By Petula Dvorak
Washington Post Staff Writer
Friday, February 27, 2009
It's a simple, brick, neocolonial house: two stories with a screened porch and a one-car garage. It was built in 1955, a time when being gay was enough to get you fired from your job.
Yesterday, this ordinary-looking house at 5020 Cathedral Ave. NW was designated a D.C. Historic Landmark -- not because of its gabled roof or side-hall plan, but because, for 13 fiery years, it was the epicenter of the gay rights movement in the nation's capital.
It is the home of Franklin E. Kameny, 83, considered by academics and historians to be "the father of gay activism," according to the staff report by the Historic Preservation Review Board that recommended the designation.
"Today is D.C.'s recognition of his role, locally and nationally, in turning around discrimination against homosexuals," said Mark Meinke, chairman of the Rainbow History Project and the driving force behind this architectural designation that has a far weightier social significance.
Inside the house, Kameny led an unrelenting pursuit of equal rights for homosexuals long before Harvey Milk had even moved to San Francisco. A collection of Kameny's papers was admitted into the Library of Congress in October 2006, and some of his placards and buttons were put on display in the Smithsonian Museum of American History in 2007.
Kameny said yesterday that he was touched by the most recent recognition of "half a century of work." But the man who picketed in a three-piece suit had a moment of worry.
"Now the house, I haven't been able to maintain it as adequately as I'd like," he said. "The lawn is a mess, it needs to be put in order. The gutters, the heating, things like that."
After fighting in World War II and getting a doctorate degree at Harvard, Kameny came to the District to work as an astronomer. But in 1957, the Army Map Service fired him for being gay.
Unlike many others of his generation, Kameny did not quietly turn away and look for another job. In 1961, he argued to the U.S. Supreme Court that the federal policy calling homosexuals a security risk was "no less illegal and no less odious than discrimination based upon religious or racial grounds." It was the first civil rights claim in a U.S. court based on sexual orientation.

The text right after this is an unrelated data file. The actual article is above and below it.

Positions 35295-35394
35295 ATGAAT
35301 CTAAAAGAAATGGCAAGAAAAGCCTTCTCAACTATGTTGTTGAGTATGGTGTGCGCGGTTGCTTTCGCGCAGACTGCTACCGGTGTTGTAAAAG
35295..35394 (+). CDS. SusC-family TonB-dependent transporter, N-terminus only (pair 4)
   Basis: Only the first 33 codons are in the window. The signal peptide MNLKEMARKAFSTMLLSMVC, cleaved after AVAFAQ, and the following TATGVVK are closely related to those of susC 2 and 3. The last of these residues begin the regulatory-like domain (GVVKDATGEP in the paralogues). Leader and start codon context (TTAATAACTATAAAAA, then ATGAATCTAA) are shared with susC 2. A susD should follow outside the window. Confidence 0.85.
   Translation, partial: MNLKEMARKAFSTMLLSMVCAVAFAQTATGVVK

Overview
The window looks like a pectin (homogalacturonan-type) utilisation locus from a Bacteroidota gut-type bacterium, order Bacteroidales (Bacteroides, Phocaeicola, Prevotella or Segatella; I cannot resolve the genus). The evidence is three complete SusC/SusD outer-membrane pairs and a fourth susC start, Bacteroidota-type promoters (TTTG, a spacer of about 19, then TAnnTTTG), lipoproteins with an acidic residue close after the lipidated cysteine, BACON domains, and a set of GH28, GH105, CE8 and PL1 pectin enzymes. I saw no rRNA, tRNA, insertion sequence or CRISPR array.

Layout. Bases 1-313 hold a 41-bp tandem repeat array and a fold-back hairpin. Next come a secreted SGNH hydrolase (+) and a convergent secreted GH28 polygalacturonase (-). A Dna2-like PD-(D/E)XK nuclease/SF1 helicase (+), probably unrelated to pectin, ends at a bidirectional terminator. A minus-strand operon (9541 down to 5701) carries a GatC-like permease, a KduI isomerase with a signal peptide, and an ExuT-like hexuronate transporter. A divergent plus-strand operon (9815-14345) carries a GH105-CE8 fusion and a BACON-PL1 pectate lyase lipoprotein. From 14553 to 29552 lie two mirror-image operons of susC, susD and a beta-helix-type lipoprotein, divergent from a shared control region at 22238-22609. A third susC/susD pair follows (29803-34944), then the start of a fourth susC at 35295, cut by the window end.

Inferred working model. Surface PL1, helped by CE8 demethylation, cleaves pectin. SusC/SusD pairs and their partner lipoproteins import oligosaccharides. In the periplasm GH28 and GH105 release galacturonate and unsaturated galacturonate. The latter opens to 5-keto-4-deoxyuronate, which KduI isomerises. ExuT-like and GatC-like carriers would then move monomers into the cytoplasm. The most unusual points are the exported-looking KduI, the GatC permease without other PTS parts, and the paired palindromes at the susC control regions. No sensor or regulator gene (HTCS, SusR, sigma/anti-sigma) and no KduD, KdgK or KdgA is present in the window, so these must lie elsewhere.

And it marked the beginning of Kameny's activism. In 1962, he moved into the Cathedral Avenue home, where he led the campaign against sodomy law reform, helped overturn the American Psychiatric Association's definition of homosexuality as a mental illness and pressed the federal government to stop refusing security clearances to homosexuals. In 1971, he was the first openly gay candidate to run for Congress.
"If you are gay, lesbian, bisexual or transgender and you get a job in government, it's because of Dr. Kameny. If you need security clearance for a job and you get it, it's because of Dr. Kameny," Meinke said. "If you're not referred for electric shock therapy when you tell people you're gay, it's because of Dr. Kameny."
The preservation board unanimously approved the designation yesterday. "I think it will resonate well, not only with the whole gay community but with everybody," said board Chairman Tersh Boasberg. "Everybody will be able to appreciate how incredibly significant Dr. Kameny is."
It is unusual to designate a site as historic while its occupant still lives there.
Of the few other sites officially marking the gayrights struggle -- Harvey Milk's photo shop in San Francisco, the Stonewall Inn in New York City and Henry Gerber's house in Chicago -- only the Stonewall Inn has a place on the National Register of Historic Places. Yesterday's designation automatically nominates Kameny's house for that exclusive list.